Here comes the science. Jolyon Webber delves into the history behind the science of the radio
In the early 1860s the Scottish physicist James Clerk Maxwell derived four equations that together describe the behaviour of electricity and magnetism:
Gauss’s Law for Magnetism
and Ampère’s Law.
They predicted the existence of the previously unknown phenomenon of electromagnetic waves; demonstrating that electricity, magnetism and light are all manifestations of the electromagnetic field. Over the next half-century scientists and engineers built increasingly elaborate devices to produce and detect them, eventually giving birth to a new technology: radio. Einstein called Maxwell’s equations ‘the most important event in physics since Newton’s time, not only because of their wealth of content, but also because they form a pattern for a new type of law’.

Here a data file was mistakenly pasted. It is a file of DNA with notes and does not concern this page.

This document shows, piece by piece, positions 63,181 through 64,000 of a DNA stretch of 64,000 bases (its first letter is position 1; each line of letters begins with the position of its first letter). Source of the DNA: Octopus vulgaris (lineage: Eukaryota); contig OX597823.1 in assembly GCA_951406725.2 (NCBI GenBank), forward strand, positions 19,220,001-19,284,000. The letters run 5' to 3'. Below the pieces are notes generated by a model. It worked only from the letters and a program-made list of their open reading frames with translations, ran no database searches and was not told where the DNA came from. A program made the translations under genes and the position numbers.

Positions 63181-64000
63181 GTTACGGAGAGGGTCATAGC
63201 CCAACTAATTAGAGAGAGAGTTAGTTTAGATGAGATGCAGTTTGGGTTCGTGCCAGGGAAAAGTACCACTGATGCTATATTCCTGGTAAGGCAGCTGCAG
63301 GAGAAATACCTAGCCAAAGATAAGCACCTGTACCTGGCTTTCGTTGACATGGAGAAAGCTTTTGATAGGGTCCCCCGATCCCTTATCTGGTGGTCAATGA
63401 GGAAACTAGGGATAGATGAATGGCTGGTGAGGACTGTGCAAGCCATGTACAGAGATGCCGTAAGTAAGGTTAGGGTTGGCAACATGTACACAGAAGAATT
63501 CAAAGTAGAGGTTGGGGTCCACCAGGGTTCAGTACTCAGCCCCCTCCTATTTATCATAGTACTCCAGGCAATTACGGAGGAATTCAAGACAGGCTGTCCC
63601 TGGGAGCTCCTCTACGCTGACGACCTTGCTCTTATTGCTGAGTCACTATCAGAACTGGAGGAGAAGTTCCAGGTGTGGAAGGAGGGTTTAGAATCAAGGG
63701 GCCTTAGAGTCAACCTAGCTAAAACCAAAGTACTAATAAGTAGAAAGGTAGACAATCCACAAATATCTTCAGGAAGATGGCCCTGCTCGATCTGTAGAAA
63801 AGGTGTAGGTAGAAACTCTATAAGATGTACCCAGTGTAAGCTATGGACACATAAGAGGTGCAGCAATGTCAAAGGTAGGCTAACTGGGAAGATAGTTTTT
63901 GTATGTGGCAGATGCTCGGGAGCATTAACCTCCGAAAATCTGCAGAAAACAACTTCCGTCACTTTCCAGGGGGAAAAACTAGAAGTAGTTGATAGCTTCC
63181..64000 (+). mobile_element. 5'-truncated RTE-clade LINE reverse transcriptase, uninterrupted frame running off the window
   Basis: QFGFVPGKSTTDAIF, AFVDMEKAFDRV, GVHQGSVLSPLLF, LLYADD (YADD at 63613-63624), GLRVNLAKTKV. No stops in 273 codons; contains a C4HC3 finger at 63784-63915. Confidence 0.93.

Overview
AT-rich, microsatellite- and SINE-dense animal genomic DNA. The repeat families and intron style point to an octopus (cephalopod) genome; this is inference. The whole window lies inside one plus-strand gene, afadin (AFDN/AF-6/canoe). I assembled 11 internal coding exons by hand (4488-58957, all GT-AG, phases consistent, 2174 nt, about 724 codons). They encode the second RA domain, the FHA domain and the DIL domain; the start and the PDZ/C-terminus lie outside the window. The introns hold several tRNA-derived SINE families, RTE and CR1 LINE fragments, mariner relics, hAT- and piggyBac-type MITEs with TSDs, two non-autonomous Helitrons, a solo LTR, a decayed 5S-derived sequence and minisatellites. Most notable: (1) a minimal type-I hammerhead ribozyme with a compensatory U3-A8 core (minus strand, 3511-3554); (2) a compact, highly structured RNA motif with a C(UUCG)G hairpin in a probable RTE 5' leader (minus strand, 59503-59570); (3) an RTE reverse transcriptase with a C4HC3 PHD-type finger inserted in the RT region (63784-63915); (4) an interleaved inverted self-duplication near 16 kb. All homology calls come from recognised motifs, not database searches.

Whilst Guglielmo Marconi is commonly considered the father of radio, many notable figures were involved in its development. It was, in fact, not him but a Canadian, Reginald Fessenden, who first succeeded in transmitting speech over the airwaves. Alongside Karl Ferndinand Braun, Marconi was awarded the 1909 Nobel Prize in Physics, “in recognition of their contributions to the development of wireless telegraphy”, but the prior and concurrent work of David E Hughes, Heinrich Hertz, Édouard Branly, J C Bose and Nikola Tesla, among others, contributed significantly to the development of arguably the most vital communication platform of the 20th century.